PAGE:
What’s in a Word?

December Sunrise

December Sunrise

“The mind that opens up to a new idea never returns to its original size.” – Albert Einstein

“We don’t have to agree on anything to be kind to one another.” – Janis Ian

“If man understood that ‘what I create has nothing to do with what anybody else is creating’ then he wouldn’t be so afraid of what others are doing.” – Abraham

“People who are given whatever they want soon develop a sense of entitlement and rapidly lose their sense of proportion.” – Sarah Churchwell

I have a double major BA, Religious Studies and Theatre and Speech, and I have a MA in Theater Arts. I don’t write that to brag. I write it to let you know that I have lots of experience with the use of words and how they can be used to bend a group of people to a certain point of view.

Words are symbols for ideas. Duh, you might say, but there are two different meanings ascribed to the words we use. There is the denotative, or dictionary meaning and there is the connotative meaning, or the meaning we attach to a word. Some words set off deep emotions within us. And sometimes those emotions are used to bend us to a certain point of view. The people who are doing the bending, don’t always have our best interests at heart. In fact, most of the time they don’t.

Let me give you some examples of words that have been given a new connotative meaning through propaganda. Patriot, liberal, conservative, and entitlement. Those are words we twist in propaganda messages to attack those we don’t like or want to keep in a weakened position. I guess, in that case, we should include in the list, propaganda and persuasion. They are both very powerful ways to sway people to your way of thinking, but they use very different tactics. Look up the words patriot, liberal, conservative, and entitlement for yourself. What does the dictionary say they mean? And do they mean what you think they mean?

I would like to comment on the difference between persuasion and propaganda. When I taught English, we studied the difference between propaganda and persuasion. I wanted my students to begin to think critically about the messages they get through the media.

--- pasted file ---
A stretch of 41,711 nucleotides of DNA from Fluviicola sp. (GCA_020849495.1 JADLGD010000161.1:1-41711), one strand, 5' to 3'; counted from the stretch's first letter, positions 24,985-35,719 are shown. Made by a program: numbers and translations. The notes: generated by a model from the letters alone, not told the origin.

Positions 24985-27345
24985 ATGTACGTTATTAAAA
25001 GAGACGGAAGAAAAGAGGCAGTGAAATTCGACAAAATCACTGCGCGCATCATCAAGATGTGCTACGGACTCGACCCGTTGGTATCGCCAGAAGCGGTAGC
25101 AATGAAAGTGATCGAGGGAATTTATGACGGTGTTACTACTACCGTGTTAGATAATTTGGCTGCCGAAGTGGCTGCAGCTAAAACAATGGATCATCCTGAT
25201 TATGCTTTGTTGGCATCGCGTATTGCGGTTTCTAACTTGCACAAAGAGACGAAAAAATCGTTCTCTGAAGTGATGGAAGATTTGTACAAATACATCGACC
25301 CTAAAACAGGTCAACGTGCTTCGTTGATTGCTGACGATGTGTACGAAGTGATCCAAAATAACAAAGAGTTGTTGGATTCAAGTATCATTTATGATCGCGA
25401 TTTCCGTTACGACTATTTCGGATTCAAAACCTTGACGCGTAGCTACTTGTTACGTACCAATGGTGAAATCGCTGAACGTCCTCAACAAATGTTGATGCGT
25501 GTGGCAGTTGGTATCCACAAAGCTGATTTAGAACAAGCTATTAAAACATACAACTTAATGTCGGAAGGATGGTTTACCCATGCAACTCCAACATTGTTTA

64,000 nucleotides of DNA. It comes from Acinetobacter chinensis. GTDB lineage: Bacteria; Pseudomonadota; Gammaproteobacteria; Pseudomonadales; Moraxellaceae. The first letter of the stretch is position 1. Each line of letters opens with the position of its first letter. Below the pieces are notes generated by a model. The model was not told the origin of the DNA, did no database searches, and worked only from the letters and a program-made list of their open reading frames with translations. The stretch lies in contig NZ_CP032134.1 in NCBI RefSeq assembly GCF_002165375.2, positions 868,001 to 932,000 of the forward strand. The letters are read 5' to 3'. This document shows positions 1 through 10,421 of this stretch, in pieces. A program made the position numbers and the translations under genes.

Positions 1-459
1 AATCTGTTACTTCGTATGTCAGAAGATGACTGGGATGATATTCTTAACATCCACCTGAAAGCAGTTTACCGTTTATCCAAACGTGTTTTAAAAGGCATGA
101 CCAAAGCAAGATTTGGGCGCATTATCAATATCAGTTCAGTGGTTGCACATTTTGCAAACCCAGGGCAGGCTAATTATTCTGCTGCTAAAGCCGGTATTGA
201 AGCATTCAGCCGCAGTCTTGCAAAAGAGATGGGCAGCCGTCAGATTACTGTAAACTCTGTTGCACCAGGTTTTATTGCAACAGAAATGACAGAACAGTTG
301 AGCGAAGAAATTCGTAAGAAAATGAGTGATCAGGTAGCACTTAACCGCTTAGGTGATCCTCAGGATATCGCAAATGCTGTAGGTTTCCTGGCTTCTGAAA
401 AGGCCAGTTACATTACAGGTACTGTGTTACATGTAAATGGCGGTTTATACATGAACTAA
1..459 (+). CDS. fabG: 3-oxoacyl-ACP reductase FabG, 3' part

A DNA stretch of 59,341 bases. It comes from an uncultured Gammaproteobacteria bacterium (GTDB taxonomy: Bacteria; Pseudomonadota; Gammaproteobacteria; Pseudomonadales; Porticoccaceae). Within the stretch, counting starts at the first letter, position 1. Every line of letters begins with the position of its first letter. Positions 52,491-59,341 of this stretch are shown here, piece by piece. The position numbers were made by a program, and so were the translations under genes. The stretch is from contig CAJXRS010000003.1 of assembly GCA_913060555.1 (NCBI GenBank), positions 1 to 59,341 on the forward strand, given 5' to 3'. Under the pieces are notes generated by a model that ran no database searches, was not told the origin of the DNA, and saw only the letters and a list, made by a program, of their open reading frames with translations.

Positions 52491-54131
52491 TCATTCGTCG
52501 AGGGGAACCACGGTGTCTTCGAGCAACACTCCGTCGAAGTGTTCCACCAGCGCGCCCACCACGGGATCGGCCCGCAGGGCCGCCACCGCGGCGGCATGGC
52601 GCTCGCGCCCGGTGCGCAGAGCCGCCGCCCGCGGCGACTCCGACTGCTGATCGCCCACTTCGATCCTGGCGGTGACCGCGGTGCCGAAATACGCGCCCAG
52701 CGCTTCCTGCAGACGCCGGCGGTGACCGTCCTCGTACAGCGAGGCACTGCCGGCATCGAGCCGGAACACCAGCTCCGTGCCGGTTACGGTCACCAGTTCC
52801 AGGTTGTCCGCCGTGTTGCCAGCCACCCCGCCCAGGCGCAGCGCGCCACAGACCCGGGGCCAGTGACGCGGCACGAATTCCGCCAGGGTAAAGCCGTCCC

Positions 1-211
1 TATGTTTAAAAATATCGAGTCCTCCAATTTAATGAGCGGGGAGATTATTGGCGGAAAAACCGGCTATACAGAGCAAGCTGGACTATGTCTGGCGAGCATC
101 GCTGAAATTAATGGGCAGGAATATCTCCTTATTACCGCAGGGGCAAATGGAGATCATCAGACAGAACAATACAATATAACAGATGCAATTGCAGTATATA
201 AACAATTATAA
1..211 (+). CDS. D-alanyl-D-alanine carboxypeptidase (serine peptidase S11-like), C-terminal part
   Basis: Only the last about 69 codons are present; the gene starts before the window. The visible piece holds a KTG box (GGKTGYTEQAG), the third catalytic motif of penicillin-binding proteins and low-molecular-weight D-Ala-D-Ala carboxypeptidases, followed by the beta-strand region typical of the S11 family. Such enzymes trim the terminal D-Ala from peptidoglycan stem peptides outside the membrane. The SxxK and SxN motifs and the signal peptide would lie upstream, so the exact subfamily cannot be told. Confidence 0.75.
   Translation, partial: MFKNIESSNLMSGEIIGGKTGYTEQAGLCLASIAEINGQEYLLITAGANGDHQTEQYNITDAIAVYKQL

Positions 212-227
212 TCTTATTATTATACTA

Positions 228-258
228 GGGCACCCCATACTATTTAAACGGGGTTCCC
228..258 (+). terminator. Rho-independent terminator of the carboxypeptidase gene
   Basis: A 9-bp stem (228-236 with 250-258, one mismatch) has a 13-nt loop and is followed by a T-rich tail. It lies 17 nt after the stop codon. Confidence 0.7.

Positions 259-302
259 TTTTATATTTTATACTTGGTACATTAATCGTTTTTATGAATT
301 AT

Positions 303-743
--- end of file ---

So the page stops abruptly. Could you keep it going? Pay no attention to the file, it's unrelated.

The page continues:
Persuade: 2. to induce to believe by appealing to reason or understanding; convince.

Propaganda: 1. information, ideas, or rumors deliberately spread widely to help or harm a person, group, movement, institution, nation, etc. 2. the deliberate spreading of such information, rumors, etc.

The difference between persuasion and propaganda is clear in the dictionary meanings. But it seems to me that most people don’t do the critical thinking necessary to determine whether what is said in the media, by politicians, the clergy, the business person, banker, or clerk at the grocery store is in fact using persuasion or propaganda.

And that brings me to the current unrest in the world. Accusations are hurled like swarms of bees, but is the buzz the words make true or is it manufactured? Have you bothered to investigate what’s being said? We’re at a critical time in human history where we can destroy ourselves or we can change the world for the better. Which do you hope for? If you want the world to be a peaceful, loving place in which to live, then you need to start to examine the ideas expressed in the books and articles you read, the news you listen to, and even the things your friends say. Our country was founded on debate, but it doesn’t help if you only listen to the words that make you feel comfortable, or that support the way you’ve been indoctrinated to think.

One of my favorite movies is The American President, written by Aaron Sorkin. In that movie two characters, the president, and one of his aides are arguing about whether or not the president should make counter comments to the attacks by the man who is his primary challenger for president in the next election. President Shepard says, “Lewis, we’ve had presidents who were beloved, who couldn’t find a coherent sentence with two hands and a flashlight. People don’t drink the sand because they’re thirsty. The drink the sand because they don’t know the difference.”

I urge you not to be one of the ones who doesn’t know the difference between the sand and the water. I hope you’re someone who questions everything you read and hear that have to do with the myriad of important issues we face. Examine not only the meaning behind the words people use, but their intent in using them. We can’t afford to be lazy and let things happen to us. We need to be challenging the way we think so we can create a new way of being in the world with our new thoughts.

Lucinda Sage-Midgorden © 2015

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2 thoughts on “What’s in a Word?

  1. Beautifully written, Lucinda. It’s more important than ever to listen carefully, thoughtfully, and consider what’s behind our words and our intent before we respond.

    Like

    • lucindasagemidgorden

      Thanks Julie, I was thinking it might be a tad didactic. However, I have to remind myself to do my research and think more deeply about events.

      Liked by 1 person

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